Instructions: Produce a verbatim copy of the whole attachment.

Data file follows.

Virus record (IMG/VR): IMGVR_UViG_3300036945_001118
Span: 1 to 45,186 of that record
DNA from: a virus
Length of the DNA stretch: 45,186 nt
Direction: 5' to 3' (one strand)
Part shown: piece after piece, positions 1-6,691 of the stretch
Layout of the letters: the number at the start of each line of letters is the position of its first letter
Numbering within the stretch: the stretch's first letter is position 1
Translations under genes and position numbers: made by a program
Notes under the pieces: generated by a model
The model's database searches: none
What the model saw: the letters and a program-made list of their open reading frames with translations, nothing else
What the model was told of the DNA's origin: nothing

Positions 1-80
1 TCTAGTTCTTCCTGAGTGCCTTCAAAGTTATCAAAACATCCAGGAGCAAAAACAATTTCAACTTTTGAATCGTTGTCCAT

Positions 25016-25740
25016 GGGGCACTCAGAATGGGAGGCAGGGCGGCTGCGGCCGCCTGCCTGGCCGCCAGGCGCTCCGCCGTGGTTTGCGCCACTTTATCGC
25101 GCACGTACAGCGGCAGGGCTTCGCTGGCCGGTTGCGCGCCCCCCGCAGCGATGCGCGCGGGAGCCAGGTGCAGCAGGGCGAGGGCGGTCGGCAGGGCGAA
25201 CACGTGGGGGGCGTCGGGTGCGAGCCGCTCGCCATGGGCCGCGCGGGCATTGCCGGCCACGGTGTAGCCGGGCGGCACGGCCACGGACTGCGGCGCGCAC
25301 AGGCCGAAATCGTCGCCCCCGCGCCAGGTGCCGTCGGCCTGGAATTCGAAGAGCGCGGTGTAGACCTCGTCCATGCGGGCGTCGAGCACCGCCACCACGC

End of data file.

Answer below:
Virus record (IMG/VR): IMGVR_UViG_3300036945_001118
Span: 1 to 45,186 of that record
DNA from: a virus
Length of the DNA stretch: 45,186 nt
Direction: 5' to 3' (one strand)
Part shown: piece after piece, positions 1-6,691 of the stretch
Layout of the letters: the number at the start of each line of letters is the position of its first letter
Numbering within the stretch: the stretch's first letter is position 1
Translations under genes and position numbers: made by a program
Notes under the pieces: generated by a model
The model's database searches: none
What the model saw: the letters and a program-made list of their open reading frames with translations, nothing else
What the model was told of the DNA's origin: nothing

Positions 1-80
1 TCTAGTTCTTCCTGAGTGCCTTCAAAGTTATCAAAACATCCAGGAGCAAAAACAATTTCAACTTTTGAATCGTTGTCCAT

Positions 25016-25740
25016 GGGGCACTCAGAATGGGAGGCAGGGCGGCTGCGGCCGCCTGCCTGGCCGCCAGGCGCTCCGCCGTGGTTTGCGCCACTTTATCGC
25101 GCACGTACAGCGGCAGGGCTTCGCTGGCCGGTTGCGCGCCCCCCGCAGCGATGCGCGCGGGAGCCAGGTGCAGCAGGGCGAGGGCGGTCGGCAGGGCGAA
25201 CACGTGGGGGGCGTCGGGTGCGAGCCGCTCGCCATGGGCCGCGCGGGCATTGCCGGCCACGGTGTAGCCGGGCGGCACGGCCACGGACTGCGGCGCGCAC
25301 AGGCCGAAATCGTCGCCCCCGCGCCAGGTGCCGTCGGCCTGGAATTCGAAGAGCGCGGTGTAGACCTCGTCCATGCGGGCGTCGAGCACCGCCACCACGC